Should you be able to ask for a meeting with your state senator without being reported to the cops?
The obvious answer is yes, but a recent incident involving Sen. Stephanie Flowers shows she doesn’t think so.
You see, Ed Monk, one of Flowers’s constituents, recently emailed Flowers to ask for a meeting with her about House Bill 1249, the “Campus Carry” bill. Monk supports the legislation; Flowers opposes it. Nevertheless, as a retired Army officer, U.S. Military Academy graduate, firearms instructor, and part-time police officer in Jefferson County, Monk said he thought his expertise on the topic might be beneficial to her decision on the bill.
Unfortunately, according to Monk, the response was from state law enforcement instead of Flowers.
Three days after his e-mail to Flowers on February 24, an Arkansas State Police captain contacted Monk’s supervisor — who told him that Monk had to be forcibly removed from the State Capitol the previous day for confronting a legislator in a rowdy, disturbing manner.
According to Monk, he wasn’t even in Little Rock on that day. Monk said he hasn’t determined who started the rumor that the State Police spread.
Things got more interesting on February 27, when Monk said he learned that the Capitol Police had been given a copy of his email to Flowers on the basis of its allegedly threatening and harassing nature.
A spokesman for the Arkansas Secretary of State’s Office confirmed receipt of the email in an interview today.
Chris Powell, spokesman for the Secretary of State, said in an interview that Sen. Flowers had given the Senate Sergeant-At-Arms copies of communications from Mr. Monk to examine. Based on the concerns that Sen. Flowers had expressed, the Senate Sergeant-At-Arms gave those copies to the Capitol police, but the Capitol Police (according to Powell) had not found those communications from Mr. Monk to be of a threatening nature.
Here is the complete text of the allegedly threatening letter sent by Monk to Flowers on February 21:
I am a constituent. It is my understanding that you oppose HB 1249, which would allow certain holders of an Arkansas Concealed Handgun Carry Licenses to legally carry their defensive handgun in college buildings.
I respectfully request to meet with you at your earliest convenience to discuss this bill and this topic. I am a law enforcement officer, professional firearms trainer, a retired Army officer, and a former school teacher. I have researched, lectured on, and provided training on the Active Shooter threat for over 10 years.
I have data on this topic I would like to share with you, my elected representative (Senator) that I think should be considered when making decisions, policies, and law that affect people’s safety. I would also like to hear your views and try to understand your reasons for opposing self-defense inside college buildings.
Please contact me when it is convenient, and let me know when and where we could have a discussion about this.
Lieutenant Colonel, US Army (Retired)
I’ve (thank God!) never served in the Legislature, but my suspicion is that members often receive communications from constituents and non-constituents that are much more impolite and aggressive than the above letter. If Monk’s letter is considered threatening, then there are a lot of #arpx Twitter users going to jail soon.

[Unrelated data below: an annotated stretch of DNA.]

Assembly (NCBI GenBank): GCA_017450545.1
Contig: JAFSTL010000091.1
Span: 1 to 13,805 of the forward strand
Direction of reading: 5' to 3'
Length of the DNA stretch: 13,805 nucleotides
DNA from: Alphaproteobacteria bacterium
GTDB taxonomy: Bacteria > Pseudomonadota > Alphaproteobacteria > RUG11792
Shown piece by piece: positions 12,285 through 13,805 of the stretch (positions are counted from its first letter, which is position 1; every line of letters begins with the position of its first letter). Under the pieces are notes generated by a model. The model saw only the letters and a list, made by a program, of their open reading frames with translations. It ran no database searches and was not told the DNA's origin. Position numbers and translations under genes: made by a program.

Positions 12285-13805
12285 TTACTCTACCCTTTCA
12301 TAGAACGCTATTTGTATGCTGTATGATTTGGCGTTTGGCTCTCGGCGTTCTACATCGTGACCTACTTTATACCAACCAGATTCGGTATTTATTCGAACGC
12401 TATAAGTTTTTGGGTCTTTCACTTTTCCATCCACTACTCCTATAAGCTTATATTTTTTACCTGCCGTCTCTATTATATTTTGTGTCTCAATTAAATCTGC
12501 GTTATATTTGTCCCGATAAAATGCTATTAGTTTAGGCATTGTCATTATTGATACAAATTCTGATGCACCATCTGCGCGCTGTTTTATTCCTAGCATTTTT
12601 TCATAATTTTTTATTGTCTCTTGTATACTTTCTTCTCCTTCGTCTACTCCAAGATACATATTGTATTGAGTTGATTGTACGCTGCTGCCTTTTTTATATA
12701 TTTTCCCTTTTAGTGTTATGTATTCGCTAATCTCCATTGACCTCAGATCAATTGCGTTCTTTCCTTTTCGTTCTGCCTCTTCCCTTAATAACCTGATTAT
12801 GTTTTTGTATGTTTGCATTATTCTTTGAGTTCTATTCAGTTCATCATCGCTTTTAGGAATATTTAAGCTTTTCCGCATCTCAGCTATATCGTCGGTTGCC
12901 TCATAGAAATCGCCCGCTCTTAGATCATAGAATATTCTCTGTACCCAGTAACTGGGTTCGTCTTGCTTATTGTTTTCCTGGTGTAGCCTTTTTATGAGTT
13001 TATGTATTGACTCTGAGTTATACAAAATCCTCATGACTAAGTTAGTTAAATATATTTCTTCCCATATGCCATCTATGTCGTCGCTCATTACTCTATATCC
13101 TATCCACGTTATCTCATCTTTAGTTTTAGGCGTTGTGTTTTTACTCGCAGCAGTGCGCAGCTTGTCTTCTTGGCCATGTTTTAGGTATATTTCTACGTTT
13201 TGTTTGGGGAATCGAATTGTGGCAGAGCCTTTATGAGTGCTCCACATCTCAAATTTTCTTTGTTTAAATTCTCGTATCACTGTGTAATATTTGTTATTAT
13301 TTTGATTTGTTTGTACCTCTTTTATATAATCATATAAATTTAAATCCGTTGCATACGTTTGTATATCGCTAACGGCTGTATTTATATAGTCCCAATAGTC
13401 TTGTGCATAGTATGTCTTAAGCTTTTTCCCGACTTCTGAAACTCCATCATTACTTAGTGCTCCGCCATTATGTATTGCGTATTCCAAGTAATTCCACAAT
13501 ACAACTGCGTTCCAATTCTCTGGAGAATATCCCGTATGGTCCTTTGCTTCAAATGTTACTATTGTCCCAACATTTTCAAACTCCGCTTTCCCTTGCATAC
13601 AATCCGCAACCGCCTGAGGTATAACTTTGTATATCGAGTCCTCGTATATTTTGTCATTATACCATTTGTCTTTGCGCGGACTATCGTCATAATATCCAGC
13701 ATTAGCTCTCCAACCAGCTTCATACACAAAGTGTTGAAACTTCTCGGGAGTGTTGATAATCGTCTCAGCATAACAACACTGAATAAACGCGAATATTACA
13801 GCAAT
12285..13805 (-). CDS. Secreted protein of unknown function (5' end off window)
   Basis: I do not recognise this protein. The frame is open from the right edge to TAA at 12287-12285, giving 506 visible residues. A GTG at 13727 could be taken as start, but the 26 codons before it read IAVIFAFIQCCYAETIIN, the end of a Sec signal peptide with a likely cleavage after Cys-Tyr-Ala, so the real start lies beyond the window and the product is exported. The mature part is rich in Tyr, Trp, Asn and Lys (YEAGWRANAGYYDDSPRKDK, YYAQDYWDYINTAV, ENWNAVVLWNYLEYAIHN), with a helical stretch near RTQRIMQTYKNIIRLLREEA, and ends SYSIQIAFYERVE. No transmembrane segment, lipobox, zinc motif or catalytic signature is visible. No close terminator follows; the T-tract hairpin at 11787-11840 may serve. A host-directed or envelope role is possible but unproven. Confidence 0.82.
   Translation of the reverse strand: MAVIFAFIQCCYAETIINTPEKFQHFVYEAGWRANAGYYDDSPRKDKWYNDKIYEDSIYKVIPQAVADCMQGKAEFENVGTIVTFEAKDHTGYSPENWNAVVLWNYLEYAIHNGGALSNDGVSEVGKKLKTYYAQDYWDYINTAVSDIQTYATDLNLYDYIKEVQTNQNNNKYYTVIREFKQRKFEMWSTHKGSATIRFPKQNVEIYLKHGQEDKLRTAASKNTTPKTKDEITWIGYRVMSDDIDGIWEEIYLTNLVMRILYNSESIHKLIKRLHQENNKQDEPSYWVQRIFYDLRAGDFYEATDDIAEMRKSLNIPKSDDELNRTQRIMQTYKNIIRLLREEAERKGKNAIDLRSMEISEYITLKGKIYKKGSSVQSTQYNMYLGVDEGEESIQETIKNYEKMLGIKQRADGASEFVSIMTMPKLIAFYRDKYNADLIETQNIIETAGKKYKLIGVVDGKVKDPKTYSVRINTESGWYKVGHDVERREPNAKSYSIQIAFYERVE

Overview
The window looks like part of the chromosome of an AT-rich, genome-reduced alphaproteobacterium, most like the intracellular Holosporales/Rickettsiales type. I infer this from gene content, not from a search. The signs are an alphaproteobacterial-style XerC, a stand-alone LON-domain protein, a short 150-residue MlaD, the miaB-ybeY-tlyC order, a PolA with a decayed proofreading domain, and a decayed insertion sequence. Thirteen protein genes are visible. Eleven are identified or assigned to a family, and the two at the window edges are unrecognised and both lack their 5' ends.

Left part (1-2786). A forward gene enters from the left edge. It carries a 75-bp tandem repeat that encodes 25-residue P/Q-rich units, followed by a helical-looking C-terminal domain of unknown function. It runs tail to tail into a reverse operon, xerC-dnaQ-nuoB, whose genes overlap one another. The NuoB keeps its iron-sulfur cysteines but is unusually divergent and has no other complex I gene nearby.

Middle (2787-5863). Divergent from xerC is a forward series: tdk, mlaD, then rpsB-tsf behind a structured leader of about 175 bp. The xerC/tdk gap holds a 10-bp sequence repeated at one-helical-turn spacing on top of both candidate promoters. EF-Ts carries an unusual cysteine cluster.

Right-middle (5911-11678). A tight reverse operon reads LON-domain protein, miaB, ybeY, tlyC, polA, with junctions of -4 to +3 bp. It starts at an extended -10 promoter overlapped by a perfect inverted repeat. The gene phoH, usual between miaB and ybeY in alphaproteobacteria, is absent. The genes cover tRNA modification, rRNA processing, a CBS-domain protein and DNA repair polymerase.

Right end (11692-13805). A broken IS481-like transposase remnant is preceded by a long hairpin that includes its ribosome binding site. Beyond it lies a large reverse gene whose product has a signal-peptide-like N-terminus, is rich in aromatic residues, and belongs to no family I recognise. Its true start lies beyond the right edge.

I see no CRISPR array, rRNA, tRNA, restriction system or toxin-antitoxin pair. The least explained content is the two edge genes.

Although he had not received any response from Flowers, Monk sent a follow-up email on February 28 after he learned his previous email had been sent to the Capitol Police.
Here is the letter in full:
This email is just a polite reminder that I wish to meet and speak with you as your constituent. I understand that you must be very busy while the Legislature is in session. So I am willing to meet at your convenience, as your schedule will allow.
In addition to HB1249 that I referenced in my FEB 21 email, I now have additional important topics I would like to discuss with you. These include: (1) my protected right to petition government (officials) for redress of grievances; (2) the possibility that those rights have been violated through wrongful attempts of intimidation, defamation and slander; (3) the possible wrongful use of state law enforcement agencies to interfere with these rights of a constituent to freely communicate with his/her elected official; (4) the possibility that a state law enforcement agency has created and communicated completely fabricated, false accusations of misconduct about me based on the above.
As an elected representative who has sworn to defend Constitutional rights, the same oath I have taken, I hope that you agree that such abuses, if true, are extremely serious civil rights violations.
I also hope you understand that as a business owner, law enforcement officer, retired Army officer, combat veteran, graduate of the US Military Academy, and community volunteer, I am proud of and value my reputation, name, and honor. I hope you will assist me in identifying anyone in a government position who might have intentionally defamed my reputation for political reasons, or who may have attempted to interfere with and suppress my enumerated, protected rights.
Thank you for your consideration. I look forward to hearing from you.
Lieutenant Colonel, US Army (Retired)
Unfortunately, I haven’t had any luck contacting Flowers either. I’ve left her a (very polite and non-threatening!) voicemail, and I’ll update this post if she responds.
I’m pretty sure there will be future posts to come on this topic. Some questions that need to be answered are: 1.) Who was the source of the rumor that Monk was physically removed from the Capitol? 2.) Why was a request from a constituent, which seems reasonably polite on its face, forwarded to the Capitol Police? 3.) Will the Arkansas State Police be open and transparent with Monk in his search for answers?